***Warning*** the lack of logic that follows may cause readers to believe that we have entered the times portrayed in Mike Judge’s film Idiocracy. Consider yourself warned!
1) Braun must be related to Selig. – Nope. There is no factual evidence to back up this claim what-so-ever.
2) Braun got his appeal overturned because Selig’s daughter owns the Brewers. – While it is true that Bud Selig sold the team to his daughter, Wendy Selig-Prieb, in 1998, it is also true that she sold the team to current owner Mark Attanasio in 2004. At this time, the Selig family has no vested financial interest in the team.
3) Braun got off the hook because he’s white. – Ah, the ever present race card. Too bad the PED issue has no bias when it comes to race. See Roger Clemens and Mark McGuire if you need further proof.
When the Deck is Stacked Against You, Face Adversity Head on and Keep It Classy
The final thing we should take away from this case is that despite all of the name calling and accusations that have been strewn around since this started, Braun has been a class act the entire way through. He could have easily come off the rails and started his own counter assault against his accusers, yet he took the high road and didn’t stoop to that level, maintaining that the truth would prove what he said all along.
And that is the most important lesson that we can learn from all of this. No matter how bad things may get, no matter how dark the road ahead may look, never loose sight of who you are and what you stand for. Braun has refused to let himself be dragged down by this mess, and stuck to his convictions and morals the entire way, and guess what, in the end he prevailed. It’s a lesson that we all can learn from.
By Nathan Petrashek
Over on Twitter, Jim Breen of Bernie’s Crew is terribly impressed with an article by Rob Neyer. It seems Neyer doesn’t take kindly to the Cooperstown voting style of MLB.com’s Terrence Moore, and Neyer just won’t tolerate a baseball writer who won’t vote for Barry Bonds and Roger Clemens.* Neyer takes Moore to task for his invocation of the so-called “character” clause, asserting that not even the legendary Mickey Mantle, with all his intoxication and womanizing, would have made it in the Hall. To prove his point, Neyer concocts a fictional twenty-year MLB veteran named Joe, whose body begins falling apart in the midst of a wild card race. Joe applies an unknown white substance recommended by a friend for a week to speed his recovery time. Relating “Joe” to Mantle, Neyer asks whether a player who routinely drinks himself into a stupor and shows up for work half-drunk should make the Hall over a player like Joe, who will do whatever he can – steroid use included – to play as well as he can.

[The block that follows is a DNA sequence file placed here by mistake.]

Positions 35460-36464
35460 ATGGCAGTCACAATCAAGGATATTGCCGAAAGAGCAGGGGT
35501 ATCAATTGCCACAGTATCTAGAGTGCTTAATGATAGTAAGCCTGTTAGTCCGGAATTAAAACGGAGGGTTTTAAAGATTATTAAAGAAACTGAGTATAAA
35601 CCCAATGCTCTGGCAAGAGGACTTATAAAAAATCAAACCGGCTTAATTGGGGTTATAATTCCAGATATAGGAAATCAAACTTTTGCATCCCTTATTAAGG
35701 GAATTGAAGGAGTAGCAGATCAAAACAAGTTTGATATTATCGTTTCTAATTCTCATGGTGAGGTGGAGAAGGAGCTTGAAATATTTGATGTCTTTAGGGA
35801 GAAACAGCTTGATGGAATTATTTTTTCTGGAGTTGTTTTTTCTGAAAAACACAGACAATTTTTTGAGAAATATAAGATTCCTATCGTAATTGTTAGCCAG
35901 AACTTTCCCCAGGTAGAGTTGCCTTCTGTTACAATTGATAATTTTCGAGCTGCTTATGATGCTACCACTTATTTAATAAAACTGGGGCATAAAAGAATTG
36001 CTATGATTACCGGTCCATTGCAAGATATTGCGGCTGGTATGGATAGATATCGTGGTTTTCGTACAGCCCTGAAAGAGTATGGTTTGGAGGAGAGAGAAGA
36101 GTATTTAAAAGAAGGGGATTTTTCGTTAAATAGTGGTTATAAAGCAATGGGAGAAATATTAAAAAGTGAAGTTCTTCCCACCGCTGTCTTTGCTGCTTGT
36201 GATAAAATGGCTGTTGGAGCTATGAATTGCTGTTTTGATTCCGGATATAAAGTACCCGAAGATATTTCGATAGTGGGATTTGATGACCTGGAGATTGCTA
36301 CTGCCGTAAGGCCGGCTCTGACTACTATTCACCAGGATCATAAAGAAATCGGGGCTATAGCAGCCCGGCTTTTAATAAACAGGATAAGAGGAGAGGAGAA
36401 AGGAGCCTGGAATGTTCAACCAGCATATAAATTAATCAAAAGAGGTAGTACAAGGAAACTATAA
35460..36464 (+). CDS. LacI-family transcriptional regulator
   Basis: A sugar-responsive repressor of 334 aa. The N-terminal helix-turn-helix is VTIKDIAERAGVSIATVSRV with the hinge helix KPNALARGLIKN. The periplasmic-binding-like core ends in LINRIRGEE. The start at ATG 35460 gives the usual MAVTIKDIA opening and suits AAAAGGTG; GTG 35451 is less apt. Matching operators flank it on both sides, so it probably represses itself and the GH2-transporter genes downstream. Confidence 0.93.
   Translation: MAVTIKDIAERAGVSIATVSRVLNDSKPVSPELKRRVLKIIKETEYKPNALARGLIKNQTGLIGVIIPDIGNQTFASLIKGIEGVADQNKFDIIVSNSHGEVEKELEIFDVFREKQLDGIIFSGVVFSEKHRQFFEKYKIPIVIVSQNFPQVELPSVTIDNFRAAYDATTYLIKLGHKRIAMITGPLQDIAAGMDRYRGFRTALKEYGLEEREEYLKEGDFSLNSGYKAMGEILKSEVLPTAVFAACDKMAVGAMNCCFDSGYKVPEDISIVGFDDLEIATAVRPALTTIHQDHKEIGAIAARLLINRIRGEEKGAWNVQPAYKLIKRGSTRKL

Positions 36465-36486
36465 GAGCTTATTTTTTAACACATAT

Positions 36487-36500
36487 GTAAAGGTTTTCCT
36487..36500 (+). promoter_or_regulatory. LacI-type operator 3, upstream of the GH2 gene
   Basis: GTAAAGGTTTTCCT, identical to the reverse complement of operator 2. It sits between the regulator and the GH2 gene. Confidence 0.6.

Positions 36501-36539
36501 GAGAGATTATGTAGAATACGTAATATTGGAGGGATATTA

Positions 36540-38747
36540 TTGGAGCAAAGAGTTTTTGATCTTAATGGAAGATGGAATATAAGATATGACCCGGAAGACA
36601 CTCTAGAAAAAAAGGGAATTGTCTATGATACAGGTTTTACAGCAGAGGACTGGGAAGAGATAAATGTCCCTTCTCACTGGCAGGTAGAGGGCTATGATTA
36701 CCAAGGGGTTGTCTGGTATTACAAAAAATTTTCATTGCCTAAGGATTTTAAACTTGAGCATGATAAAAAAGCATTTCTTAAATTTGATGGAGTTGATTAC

As a blogger, I like Jim Breen’s work. He’s normally a very logical, thorough guy. Which is why I’m shocked that he couldn’t see through Neyer’s hatchet job.
The “character” clause states that Hall of Fame voters are to consider a player’s “integrity, sportsmanship, [and] character” in addition to the player’s record, playing ability, and contributions to his teams. It does not assign a weight to any particular factor, though obviously playing ability and records have come to dominate our discussion of what makes a very good player worthy of Cooperstown.
In fact, the character clause is deeply engrained in the Hall of Fame voting process. The battle over the clause was largely settled in its favor way back in 1991, when the Hall of Fame voted to exclude any person on a permanent ineligibility list maintained by the MLB. The rule change was a direct response to the case of Pete Rose, whose Hall of Fame case was otherwise undeniable. As a practical matter, the vote operated as a de facto exclusion on character grounds.
Despite the character clause, the Hall of Fame has its fair share of members with, shall we say, dubious moral records. As Neyer points out, Mickey Mantle was a drunk and a was famous for arriving at the ballpark hung over. Babe Ruth’s infidelity didn’t stop voters from naming him one of the first inductees in 1936. Orlando Cepeda, who was inducted by the Veteran’s Commitee in 1999, has been busted for marijuana possession several times.